Pre-boundary lengthening (PBL) is a widely attested “phenomenon whereby segments immediately before certain linguistic boundaries are longer than segments earlier in the utterance” (Gussenhoven & Rietveld 1992: 283). PBL is a complex phenomenon: first, it has been shown that PBL is absent or only marginally present in infant speech; second, there is inter-speaker variation in regard to the presence and amount of PBL. Thus, PBL most likely is a mechanism that is learnt by speakers. Furthermore, it has been found that PBL is implemented in language-specific ways, which raises the question whether and how it is linked to the word-prosodic system of a language. Despite the existence of PBL in various languages and its attested relevance for perception in adults and children, questions concerning the delineation of its domain of application, its temporal dynamics, and its cross-linguistic differences remain unanswered. The project sets out to test different hypotheses concerning the domain of PBL from a cross-linguistic perspective, investigating German, French, and Tswana. It ultimately addresses the question whether PBL is a universal production process, or whether its dynamics are language-specific, possibly linked to features of the word-prosodic system of a language.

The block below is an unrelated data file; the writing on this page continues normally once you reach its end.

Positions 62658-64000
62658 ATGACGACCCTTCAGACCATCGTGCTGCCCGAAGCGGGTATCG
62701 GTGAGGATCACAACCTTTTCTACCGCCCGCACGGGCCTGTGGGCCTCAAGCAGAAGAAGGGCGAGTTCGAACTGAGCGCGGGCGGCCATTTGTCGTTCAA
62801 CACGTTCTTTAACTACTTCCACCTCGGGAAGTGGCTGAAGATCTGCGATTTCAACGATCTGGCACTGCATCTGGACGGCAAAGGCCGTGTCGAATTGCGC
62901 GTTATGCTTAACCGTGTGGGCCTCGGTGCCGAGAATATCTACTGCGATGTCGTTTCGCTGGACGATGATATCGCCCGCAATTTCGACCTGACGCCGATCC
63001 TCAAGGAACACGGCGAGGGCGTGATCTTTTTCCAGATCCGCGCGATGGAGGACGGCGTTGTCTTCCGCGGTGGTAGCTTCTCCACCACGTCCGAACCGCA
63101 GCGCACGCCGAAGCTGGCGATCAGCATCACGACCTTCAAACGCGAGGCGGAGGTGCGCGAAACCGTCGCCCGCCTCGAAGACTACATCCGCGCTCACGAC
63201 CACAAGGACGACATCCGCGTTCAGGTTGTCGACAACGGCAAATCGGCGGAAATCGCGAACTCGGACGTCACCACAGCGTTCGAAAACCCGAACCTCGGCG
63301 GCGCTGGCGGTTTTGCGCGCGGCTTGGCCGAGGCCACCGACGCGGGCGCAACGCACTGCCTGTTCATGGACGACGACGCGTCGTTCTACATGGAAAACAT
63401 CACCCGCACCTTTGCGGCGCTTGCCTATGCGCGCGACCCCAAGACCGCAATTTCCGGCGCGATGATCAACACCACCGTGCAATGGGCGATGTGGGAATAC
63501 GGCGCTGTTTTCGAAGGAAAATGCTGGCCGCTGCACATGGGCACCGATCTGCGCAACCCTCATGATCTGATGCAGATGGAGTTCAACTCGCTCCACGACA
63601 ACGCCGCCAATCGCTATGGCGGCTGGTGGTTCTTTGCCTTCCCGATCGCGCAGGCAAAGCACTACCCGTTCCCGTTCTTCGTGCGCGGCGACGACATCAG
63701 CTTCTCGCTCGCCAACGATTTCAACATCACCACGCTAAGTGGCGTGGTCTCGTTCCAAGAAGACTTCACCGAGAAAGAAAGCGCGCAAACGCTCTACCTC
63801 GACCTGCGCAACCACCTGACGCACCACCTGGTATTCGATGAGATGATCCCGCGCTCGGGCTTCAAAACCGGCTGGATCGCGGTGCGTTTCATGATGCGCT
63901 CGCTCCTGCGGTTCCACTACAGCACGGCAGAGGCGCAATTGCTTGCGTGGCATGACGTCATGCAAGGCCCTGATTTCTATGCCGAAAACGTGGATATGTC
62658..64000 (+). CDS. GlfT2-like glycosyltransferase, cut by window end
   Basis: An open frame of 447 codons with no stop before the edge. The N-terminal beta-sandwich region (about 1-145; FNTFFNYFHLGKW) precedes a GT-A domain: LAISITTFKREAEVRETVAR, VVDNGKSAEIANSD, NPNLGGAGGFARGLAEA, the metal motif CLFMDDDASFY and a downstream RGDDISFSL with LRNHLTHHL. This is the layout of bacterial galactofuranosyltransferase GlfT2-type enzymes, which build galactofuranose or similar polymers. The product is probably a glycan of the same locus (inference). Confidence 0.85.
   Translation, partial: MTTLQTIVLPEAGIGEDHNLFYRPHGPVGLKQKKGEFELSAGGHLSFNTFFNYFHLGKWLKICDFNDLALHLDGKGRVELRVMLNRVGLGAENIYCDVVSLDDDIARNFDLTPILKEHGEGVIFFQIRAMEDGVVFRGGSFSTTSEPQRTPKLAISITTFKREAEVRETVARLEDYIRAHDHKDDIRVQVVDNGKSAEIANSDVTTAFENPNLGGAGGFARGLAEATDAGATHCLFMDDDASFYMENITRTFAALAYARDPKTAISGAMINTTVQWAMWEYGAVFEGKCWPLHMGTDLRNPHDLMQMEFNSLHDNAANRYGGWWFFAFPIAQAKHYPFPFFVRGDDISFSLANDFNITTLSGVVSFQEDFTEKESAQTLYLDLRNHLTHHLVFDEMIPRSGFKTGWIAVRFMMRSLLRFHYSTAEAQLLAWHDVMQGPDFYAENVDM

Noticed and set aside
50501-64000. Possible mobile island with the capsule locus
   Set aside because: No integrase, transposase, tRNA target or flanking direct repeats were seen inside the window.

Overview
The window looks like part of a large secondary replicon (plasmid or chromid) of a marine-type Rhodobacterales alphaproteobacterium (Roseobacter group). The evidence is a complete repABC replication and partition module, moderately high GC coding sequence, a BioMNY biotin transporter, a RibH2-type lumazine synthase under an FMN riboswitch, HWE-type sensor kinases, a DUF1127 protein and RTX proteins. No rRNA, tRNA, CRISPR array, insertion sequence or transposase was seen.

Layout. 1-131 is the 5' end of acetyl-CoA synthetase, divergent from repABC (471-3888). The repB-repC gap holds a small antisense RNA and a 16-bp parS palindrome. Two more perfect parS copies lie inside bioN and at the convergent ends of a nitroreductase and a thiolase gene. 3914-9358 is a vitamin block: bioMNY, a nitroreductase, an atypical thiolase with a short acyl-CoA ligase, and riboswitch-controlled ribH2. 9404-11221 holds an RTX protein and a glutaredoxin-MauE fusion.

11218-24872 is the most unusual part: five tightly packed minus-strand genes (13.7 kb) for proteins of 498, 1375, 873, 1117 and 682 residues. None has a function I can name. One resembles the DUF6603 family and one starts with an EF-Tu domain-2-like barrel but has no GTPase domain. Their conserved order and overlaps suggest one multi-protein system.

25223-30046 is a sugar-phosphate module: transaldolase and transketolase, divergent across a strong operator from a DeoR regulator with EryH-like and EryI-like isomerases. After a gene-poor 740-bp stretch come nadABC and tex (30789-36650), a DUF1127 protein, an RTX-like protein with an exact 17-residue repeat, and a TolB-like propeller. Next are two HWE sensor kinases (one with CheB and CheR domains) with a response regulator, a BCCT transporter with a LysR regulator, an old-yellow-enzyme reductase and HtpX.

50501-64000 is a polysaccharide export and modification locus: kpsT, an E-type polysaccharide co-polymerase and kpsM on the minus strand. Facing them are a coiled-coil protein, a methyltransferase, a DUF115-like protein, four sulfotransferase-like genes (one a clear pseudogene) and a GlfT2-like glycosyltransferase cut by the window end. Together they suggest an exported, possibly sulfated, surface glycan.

Understanding the dynamics of PBL may provide insights on the mechanism for the computation of duration in speech. The insights gained also have direct relevance for a better understanding of the perception of PBL in guiding the development of hypotheses about how listeners exploit temporal patterns for the detection of prosodic boundaries. Lastly, the results of the project can also contribute to research on cognitive grouping beyond speech prosody, such as visual grouping or musical phrasing. Since the marking of a boundary by means of lengthening is not specific to speech, patterns of PBL in speech production may also be present in other modalities that involve cognitive grouping.